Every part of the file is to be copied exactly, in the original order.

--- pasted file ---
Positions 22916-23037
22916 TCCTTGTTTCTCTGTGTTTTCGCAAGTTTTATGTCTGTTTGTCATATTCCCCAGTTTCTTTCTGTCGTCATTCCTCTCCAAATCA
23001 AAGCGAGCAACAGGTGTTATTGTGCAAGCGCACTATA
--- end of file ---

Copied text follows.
Positions 22916-23037
22916 TCCTTGTTTCTCTGTGTTTTCGCAAGTTTTATGTCTGTTTGTCATATTCCCCAGTTTCTTTCTGTCGTCATTCCTCTCCAAATCA
23001 AAGCGAGCAACAGGTGTTATTGTGCAAGCGCACTATA